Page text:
The UK launched its Industrial Strategy yesterday, seeking to tackle the UK’s pervasive slow productivity growth. Developing technical skills is one of the key recommendations, through increasing teaching of STEM subjects, enhanced Computer Science education and “T levels,” the establishment of a National Centre for Computing Education and an Institute for Coding. Coincidentally, last week BT and Accenture launched their study “Tech know-how: The new way to get ahead for the next generation.” Though they both seem on the same page in promoting tackling technology skills shortages, there are important differences in emphasis.
Recent years have seen startling growth in the reach of mobile technology. Such growth has been truly ‘global’ with vast investment in mobile infrastructure, supporting increased network coverage across emerging markets in all six continents. The impact of this extends far beyond convenience and consumer choice. Mobile internet technologies are transforming product and labour markets the world over. They are helping to propel ideas, connect businesses and customers and match workers to opportunities.
The Law Society asked Oxford Economics to refresh its 2014 study to produce forecasts of criminal Legal Aid expenditure under alternative scenarios. A number of factors could affect Legal Aid expenditure over the next five years, including the volume of Legal Aid claims, the impact of policy changes, and the composition of the caseload. We produce a baseline forecast which assumes that crime and prosecution rates remain unchanged in future years, and compare this to alternative forecasts which allow crime and prosecution rates to evolve in line with recent trends. Under both alternative scenarios, expenditure falls—by almost £20 million under the first scenario and by £111 million in the second. We have also investigated what could happen to criminal Legal Aid expenditure if recent government reforms prove effective in reducing the time taken (and therefore costs) per case. Assuming a related cost saving of 2.5-5 percent, this could further reduce criminal Legal Aid expenditure in 2021/22 by between £15 million and £34 million, under the various scenarios.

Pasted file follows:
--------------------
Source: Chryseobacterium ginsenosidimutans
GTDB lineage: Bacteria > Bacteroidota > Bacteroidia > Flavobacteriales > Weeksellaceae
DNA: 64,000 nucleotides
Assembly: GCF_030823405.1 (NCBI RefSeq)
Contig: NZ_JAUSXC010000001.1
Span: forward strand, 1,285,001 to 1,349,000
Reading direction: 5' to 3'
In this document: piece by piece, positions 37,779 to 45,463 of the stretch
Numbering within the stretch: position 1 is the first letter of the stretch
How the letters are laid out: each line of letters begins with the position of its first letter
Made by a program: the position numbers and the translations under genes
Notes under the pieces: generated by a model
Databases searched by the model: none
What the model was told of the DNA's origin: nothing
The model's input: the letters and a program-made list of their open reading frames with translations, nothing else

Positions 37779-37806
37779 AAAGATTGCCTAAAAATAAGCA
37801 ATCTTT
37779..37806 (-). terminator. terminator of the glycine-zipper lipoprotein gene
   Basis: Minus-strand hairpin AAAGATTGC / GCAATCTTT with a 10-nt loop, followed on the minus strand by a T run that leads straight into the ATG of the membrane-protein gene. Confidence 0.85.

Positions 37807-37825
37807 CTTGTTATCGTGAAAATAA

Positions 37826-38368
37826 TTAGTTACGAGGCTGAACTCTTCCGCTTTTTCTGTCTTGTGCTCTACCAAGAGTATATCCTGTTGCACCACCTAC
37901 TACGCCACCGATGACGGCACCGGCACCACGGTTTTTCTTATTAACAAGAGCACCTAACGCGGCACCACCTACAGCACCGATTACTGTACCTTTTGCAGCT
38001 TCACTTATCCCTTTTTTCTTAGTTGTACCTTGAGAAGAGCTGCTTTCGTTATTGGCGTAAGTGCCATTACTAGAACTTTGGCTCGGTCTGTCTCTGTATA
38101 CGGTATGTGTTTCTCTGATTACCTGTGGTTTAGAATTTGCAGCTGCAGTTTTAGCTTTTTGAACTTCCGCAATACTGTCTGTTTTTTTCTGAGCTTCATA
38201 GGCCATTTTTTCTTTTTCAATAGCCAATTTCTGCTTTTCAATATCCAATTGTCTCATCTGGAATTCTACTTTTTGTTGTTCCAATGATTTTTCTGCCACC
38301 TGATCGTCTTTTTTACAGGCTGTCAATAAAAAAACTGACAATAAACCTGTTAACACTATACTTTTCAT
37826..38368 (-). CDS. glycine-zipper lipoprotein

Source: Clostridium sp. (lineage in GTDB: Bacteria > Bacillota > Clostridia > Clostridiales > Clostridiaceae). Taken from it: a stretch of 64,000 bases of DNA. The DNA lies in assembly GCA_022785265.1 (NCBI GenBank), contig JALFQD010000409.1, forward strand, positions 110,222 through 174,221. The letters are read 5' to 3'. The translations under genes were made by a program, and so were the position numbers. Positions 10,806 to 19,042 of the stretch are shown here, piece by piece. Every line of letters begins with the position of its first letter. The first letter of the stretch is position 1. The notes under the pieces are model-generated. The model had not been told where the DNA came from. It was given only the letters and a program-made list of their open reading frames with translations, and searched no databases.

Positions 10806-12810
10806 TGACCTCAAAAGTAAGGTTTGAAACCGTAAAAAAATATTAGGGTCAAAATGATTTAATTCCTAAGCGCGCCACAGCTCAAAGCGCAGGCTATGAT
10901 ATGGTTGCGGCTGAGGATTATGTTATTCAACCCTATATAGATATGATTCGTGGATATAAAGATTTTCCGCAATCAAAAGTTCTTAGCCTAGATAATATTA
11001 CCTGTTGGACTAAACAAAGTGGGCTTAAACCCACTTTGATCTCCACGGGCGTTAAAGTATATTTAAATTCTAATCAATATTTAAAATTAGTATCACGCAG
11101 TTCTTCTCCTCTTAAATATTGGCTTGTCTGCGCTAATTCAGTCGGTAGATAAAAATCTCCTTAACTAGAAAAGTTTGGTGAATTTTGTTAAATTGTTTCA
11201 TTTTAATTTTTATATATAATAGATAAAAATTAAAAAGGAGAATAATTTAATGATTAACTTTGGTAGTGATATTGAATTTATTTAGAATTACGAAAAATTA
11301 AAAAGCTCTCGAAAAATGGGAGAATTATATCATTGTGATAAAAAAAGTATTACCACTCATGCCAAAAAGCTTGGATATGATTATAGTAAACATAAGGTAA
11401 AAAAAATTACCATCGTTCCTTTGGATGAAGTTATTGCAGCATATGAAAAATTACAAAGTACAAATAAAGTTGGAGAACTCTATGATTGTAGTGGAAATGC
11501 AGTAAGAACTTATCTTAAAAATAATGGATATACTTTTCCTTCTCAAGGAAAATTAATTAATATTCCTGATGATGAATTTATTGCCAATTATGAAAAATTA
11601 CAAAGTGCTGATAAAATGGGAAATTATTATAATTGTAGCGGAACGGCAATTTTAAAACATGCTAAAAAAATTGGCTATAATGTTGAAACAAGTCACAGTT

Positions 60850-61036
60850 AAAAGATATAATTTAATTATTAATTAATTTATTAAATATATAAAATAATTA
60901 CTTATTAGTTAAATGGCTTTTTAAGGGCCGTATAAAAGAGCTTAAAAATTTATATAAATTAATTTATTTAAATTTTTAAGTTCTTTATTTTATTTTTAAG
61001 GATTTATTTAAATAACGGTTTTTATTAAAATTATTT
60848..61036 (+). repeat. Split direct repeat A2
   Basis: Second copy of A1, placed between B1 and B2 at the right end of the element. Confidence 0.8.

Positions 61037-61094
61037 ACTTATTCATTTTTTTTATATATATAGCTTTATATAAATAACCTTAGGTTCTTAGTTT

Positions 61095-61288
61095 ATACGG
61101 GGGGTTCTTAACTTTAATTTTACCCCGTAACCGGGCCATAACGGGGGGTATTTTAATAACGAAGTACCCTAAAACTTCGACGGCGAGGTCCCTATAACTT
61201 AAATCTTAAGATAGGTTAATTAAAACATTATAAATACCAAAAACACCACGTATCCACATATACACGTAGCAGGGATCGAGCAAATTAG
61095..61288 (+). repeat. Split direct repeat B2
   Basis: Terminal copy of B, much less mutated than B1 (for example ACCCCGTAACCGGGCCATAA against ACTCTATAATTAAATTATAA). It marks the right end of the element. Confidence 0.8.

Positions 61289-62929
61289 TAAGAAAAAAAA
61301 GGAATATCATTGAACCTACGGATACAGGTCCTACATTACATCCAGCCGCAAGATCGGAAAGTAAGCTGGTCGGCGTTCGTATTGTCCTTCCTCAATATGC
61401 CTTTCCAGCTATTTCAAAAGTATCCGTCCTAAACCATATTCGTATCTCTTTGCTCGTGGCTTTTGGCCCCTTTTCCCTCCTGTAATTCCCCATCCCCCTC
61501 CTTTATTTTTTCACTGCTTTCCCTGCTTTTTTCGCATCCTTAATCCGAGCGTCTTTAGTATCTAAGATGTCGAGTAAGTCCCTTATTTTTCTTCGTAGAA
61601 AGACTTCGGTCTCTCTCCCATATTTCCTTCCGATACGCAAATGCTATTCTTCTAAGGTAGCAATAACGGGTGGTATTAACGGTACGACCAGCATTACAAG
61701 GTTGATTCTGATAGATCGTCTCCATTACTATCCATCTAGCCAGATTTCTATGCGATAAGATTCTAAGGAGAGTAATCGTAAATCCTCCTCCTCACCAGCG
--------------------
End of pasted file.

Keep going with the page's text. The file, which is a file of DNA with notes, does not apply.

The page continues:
Oxford Economics were appointed by the Gatwick Growth Board (GGB) to provide an independent assessment of Gatwick Airport's local, regional and national impact. The GGB was established in 2016 to examine the economic and social consequences of Gatwick Airport’s future plans for growth and expansion.
Economic impact assessments provide a clear insight into how a firms operations and interactions with suppliers generates economic activity. They capture how supply chains spread through an economy, enabling us to quantify a firm’s footprint.
Yet typically they only consider a firm’s operations and spending in one country. For some companies this may be ideal: for instance if they have a single location and spend little with suppliers in other economies. But for globally integrated businesses, such analysis does not capture the impact on a local economy in its entirety.
Traditionally a firm’s operations and suppliers outside of the main country of analysis, as well as trade impact they have on an economy, have been beyond the capacity of standard impact models. Such activities are known as ‘leakage’ from the analysis. These limitations have meant conventional impact studies inevitably understate a global company’s national economic contribution, although they still quantify important effects.
Topics: Economic impact
By 2015, there were more than 1.6 billion people in the world who were part of the 50-plus cohort. By 2050, this number is projected to double to nearly 3.2 billion people.
Throughout the world the growth of this age group is having a transformative impact, economically and socially. The US alone is home to 111 million in the 50-plus cohort; they represent a powerful force that is driving economic growth and value. This is what AARP has branded the Longevity Economy, representing the sum of all economic activity driven by the needs of Americans aged 50 and older, and includes both products and services they purchase directly and the further economic activity this spending generates.
The difference it makes is substantial. In the first Longevity Economy report released in 2013 by AARP and Oxford Economics, the Longevity Economy fostered $7.1 trillion in annual economic activity. This figure has now been revised up to $7.6 trillion in the latest report. The outsized contribution reflects the changing demographics, wealth, and spending patterns of the 50-plus population as the lifespan increases and the Longevity Economy becomes more pervasive and central to economic and social policies.
Topics: Economic impact